“Because he pursued the destructive urge inherent in Dada to its ultimate conclusion: the destruction of himself.” Hans Ricter

In March the Art World gathers in New York for Armory Arts Week (started in 1913, the current iteration of the Armory Show is now in its twelfth year). This year’s show includes 267 galleries from 31 countries, with a special focus on the Berlin art scene. The hope of organizers is to present the best of Modern Art—Post-Impressionism to the present time.

Glenn Lowry, Director of the Museum of Modern Art, was on hand for the press preview yesterday. LE asked him if art had anything to do with reality? He said: “It can but not necessarily.” We then asked: “Do artists have a responsibility to society?” He said: “Artists have no responsibility to society but society has a responsibility to artists.” Finally, he said: “We shouldn’t load too much onto art.”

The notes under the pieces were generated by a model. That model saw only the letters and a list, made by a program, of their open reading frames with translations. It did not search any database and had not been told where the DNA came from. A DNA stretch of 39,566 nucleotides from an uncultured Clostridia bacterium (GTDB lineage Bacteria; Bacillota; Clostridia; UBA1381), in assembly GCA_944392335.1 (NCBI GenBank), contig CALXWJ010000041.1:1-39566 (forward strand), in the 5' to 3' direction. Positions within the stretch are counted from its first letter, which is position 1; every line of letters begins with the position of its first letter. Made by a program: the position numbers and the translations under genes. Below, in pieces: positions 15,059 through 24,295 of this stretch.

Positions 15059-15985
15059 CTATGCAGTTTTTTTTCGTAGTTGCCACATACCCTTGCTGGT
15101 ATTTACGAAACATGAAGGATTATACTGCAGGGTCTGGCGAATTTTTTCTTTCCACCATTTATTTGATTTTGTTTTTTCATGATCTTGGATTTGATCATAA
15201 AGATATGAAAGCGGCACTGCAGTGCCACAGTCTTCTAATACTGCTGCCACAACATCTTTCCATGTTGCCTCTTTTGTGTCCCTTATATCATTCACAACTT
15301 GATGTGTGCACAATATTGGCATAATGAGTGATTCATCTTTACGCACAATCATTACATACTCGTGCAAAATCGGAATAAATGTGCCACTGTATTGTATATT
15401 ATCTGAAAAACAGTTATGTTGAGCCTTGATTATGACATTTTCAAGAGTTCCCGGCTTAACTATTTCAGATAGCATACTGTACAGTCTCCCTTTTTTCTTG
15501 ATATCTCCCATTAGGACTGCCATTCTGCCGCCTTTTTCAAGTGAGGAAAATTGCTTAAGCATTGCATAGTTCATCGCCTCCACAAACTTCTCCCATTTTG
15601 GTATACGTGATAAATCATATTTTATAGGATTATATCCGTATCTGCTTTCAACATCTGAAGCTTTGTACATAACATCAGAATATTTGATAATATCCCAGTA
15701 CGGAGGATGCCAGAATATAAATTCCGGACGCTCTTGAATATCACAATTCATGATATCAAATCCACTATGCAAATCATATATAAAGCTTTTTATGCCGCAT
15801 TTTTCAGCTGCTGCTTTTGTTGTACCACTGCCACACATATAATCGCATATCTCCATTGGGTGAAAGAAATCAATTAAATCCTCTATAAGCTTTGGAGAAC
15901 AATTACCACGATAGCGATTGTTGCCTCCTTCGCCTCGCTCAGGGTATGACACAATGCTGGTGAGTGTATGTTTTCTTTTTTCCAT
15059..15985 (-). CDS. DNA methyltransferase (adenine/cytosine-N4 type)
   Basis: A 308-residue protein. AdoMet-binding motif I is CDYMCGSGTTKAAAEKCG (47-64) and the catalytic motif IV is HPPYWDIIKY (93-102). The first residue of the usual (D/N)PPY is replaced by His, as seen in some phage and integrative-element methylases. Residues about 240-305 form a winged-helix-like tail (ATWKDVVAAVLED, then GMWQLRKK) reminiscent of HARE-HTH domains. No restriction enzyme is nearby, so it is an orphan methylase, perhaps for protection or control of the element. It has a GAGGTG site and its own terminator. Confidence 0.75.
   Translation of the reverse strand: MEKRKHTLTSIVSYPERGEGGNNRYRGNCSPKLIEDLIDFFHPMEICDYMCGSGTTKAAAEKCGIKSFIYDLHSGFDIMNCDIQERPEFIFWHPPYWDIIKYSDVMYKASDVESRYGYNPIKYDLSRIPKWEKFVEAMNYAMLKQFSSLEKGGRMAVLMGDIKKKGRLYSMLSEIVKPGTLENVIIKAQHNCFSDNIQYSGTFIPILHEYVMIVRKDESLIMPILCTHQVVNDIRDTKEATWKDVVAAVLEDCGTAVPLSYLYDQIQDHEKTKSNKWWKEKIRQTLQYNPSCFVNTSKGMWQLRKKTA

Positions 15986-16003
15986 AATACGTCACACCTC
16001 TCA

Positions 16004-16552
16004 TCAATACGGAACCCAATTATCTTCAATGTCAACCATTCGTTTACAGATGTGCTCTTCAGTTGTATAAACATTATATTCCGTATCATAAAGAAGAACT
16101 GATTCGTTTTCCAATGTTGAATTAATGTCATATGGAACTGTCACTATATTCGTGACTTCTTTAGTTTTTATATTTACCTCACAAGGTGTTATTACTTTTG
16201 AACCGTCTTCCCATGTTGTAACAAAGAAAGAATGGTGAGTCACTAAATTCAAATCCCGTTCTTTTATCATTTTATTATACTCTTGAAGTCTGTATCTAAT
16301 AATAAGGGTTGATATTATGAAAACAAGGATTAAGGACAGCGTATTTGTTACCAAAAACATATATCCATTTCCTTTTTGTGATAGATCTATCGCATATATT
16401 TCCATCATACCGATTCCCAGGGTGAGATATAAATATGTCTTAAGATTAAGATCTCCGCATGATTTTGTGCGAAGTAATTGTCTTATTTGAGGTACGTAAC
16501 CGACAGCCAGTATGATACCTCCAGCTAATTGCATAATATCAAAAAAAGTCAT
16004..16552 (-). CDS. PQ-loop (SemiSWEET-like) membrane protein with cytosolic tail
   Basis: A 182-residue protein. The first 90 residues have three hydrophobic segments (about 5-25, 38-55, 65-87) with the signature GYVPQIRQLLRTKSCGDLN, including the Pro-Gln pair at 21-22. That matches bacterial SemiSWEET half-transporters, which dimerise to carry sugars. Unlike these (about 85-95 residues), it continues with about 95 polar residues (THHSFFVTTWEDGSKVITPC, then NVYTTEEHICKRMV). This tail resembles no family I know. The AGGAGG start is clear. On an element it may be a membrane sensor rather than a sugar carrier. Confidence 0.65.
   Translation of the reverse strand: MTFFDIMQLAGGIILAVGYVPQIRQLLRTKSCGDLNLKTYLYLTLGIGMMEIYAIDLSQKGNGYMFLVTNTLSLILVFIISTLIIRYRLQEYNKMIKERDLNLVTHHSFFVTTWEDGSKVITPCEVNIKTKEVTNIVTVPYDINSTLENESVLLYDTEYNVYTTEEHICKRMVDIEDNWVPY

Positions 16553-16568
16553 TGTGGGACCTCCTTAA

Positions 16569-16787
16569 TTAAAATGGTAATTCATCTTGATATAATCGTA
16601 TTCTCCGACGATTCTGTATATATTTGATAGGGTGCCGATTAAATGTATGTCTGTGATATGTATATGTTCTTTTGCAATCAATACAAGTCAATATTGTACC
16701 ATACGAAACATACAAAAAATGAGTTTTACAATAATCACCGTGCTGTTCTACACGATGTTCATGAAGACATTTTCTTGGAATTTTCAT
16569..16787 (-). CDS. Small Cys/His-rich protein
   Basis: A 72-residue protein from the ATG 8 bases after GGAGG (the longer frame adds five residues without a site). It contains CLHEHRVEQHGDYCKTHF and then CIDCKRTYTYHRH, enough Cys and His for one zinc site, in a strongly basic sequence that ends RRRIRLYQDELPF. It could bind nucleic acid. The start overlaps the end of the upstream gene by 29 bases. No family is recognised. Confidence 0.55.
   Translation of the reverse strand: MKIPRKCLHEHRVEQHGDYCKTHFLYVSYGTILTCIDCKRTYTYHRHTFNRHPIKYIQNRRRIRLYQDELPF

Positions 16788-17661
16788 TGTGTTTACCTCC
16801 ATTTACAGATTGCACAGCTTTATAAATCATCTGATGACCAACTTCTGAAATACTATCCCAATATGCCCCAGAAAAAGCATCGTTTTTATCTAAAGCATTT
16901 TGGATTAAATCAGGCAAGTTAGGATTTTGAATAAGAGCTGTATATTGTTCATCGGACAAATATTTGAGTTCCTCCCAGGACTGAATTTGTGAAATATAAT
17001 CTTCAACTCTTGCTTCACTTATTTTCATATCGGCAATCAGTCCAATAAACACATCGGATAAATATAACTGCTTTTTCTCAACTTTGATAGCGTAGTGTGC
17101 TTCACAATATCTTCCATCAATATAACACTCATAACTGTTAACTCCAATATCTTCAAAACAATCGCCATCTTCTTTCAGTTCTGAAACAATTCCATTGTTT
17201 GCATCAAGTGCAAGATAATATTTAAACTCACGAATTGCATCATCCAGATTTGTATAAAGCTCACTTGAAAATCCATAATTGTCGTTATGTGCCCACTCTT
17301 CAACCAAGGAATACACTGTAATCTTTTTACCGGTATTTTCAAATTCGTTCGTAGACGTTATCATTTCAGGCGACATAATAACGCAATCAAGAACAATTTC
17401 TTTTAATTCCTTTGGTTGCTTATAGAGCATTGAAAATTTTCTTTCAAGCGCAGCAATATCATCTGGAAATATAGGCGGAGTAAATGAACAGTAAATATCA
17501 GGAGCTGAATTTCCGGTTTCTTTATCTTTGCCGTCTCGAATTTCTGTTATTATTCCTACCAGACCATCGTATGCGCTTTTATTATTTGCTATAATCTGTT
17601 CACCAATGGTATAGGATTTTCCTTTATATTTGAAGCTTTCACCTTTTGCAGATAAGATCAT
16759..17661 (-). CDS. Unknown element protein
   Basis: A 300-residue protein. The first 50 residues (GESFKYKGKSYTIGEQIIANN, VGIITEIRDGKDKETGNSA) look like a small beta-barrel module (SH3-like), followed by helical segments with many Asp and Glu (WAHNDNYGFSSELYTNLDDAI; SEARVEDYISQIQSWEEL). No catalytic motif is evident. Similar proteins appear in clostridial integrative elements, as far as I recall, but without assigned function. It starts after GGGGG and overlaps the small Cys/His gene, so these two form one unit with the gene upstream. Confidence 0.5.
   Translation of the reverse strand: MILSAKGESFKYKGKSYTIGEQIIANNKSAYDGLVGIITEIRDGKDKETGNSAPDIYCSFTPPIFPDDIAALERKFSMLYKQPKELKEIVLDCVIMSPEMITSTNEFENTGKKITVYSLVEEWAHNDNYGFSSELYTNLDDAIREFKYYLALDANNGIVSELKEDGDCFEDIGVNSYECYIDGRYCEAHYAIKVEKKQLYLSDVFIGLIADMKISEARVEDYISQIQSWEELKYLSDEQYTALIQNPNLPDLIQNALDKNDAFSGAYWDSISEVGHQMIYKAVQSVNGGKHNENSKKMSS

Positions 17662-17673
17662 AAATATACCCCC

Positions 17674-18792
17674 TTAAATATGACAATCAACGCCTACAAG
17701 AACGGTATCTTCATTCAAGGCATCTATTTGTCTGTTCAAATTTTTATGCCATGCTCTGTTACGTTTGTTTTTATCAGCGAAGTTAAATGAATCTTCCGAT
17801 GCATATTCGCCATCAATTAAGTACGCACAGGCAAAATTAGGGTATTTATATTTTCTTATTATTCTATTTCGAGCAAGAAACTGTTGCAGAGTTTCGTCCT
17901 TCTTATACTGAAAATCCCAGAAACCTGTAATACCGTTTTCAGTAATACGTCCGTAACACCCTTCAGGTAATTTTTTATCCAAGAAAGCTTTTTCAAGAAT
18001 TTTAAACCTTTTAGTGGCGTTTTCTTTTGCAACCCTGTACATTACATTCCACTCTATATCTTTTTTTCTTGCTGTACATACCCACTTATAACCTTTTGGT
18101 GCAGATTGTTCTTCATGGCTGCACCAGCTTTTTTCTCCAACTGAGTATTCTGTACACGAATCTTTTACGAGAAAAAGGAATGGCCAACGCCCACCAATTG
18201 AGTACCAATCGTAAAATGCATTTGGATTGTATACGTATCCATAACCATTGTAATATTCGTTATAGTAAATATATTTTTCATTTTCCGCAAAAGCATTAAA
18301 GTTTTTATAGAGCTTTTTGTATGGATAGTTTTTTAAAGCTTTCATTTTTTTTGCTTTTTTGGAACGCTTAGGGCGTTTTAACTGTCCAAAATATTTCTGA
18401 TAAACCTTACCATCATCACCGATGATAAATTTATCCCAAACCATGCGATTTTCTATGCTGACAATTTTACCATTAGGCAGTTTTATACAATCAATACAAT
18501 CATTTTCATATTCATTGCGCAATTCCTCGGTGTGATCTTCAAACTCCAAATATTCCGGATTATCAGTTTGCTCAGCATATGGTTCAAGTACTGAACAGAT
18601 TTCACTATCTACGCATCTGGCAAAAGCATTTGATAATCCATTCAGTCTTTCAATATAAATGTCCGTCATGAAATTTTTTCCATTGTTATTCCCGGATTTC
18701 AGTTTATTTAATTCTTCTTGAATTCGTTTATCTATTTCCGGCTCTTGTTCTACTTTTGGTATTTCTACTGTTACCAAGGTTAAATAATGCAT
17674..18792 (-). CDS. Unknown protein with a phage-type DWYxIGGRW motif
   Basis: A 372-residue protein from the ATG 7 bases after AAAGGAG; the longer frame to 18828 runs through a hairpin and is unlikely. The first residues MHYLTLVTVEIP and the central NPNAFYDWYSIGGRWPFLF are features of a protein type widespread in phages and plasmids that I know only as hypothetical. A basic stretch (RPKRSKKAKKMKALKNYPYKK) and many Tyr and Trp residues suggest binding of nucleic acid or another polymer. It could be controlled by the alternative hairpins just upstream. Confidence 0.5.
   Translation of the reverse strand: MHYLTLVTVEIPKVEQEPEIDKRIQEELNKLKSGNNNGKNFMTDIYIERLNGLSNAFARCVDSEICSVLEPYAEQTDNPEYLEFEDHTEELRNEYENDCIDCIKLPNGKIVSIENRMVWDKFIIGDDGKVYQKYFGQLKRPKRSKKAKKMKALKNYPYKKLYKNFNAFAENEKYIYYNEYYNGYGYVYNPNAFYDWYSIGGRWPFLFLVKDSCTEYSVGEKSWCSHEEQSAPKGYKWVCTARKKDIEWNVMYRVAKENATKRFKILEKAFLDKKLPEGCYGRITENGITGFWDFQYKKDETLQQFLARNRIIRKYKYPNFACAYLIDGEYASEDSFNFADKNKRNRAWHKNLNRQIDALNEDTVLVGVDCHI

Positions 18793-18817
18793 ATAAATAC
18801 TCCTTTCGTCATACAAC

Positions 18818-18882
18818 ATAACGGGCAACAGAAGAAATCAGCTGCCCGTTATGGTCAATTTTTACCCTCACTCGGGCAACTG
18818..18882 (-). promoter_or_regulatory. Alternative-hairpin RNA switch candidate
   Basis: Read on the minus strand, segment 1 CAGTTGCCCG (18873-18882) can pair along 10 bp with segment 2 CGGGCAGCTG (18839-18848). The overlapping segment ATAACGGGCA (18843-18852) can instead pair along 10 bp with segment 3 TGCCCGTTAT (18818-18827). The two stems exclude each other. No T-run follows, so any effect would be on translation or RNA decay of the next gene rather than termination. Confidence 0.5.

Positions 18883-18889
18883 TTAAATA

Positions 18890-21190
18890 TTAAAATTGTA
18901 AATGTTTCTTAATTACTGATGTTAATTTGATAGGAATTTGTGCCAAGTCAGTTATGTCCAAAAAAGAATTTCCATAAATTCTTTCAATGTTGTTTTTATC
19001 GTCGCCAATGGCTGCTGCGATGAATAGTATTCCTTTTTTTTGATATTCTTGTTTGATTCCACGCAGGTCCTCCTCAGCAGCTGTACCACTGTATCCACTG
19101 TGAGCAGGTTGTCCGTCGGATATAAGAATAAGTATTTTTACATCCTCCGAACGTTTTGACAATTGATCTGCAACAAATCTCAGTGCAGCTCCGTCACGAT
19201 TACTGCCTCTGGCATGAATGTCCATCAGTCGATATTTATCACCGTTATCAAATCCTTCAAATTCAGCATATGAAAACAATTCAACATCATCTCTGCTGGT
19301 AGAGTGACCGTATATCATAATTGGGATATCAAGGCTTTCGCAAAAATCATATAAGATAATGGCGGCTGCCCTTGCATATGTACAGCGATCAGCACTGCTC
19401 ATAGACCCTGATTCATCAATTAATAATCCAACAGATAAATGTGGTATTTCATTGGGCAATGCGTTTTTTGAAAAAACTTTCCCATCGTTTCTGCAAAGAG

It seems that society has a duty to support healthy art. And artists, if they are true, to their Creator and their art, have a responsibility to society.

Since the 1913 Armory Show, and the arrival of European Modern Art to America, the effect has been growing disorientation. Dada helped to makie dodos out of vulnerable Americans. Today it’s not uncommon to see animals with more rights than humans.

If art has contributed to the dehumanization of society, hopefully it can be counted on to aid in society’s renewal — starting on the inside.

In the words of Marc Chagall — “All our interior world is reality, and that perhaps, more than our apparent world.”

Artwork (bottom): Jim Dine

Photographs: Stephen Wise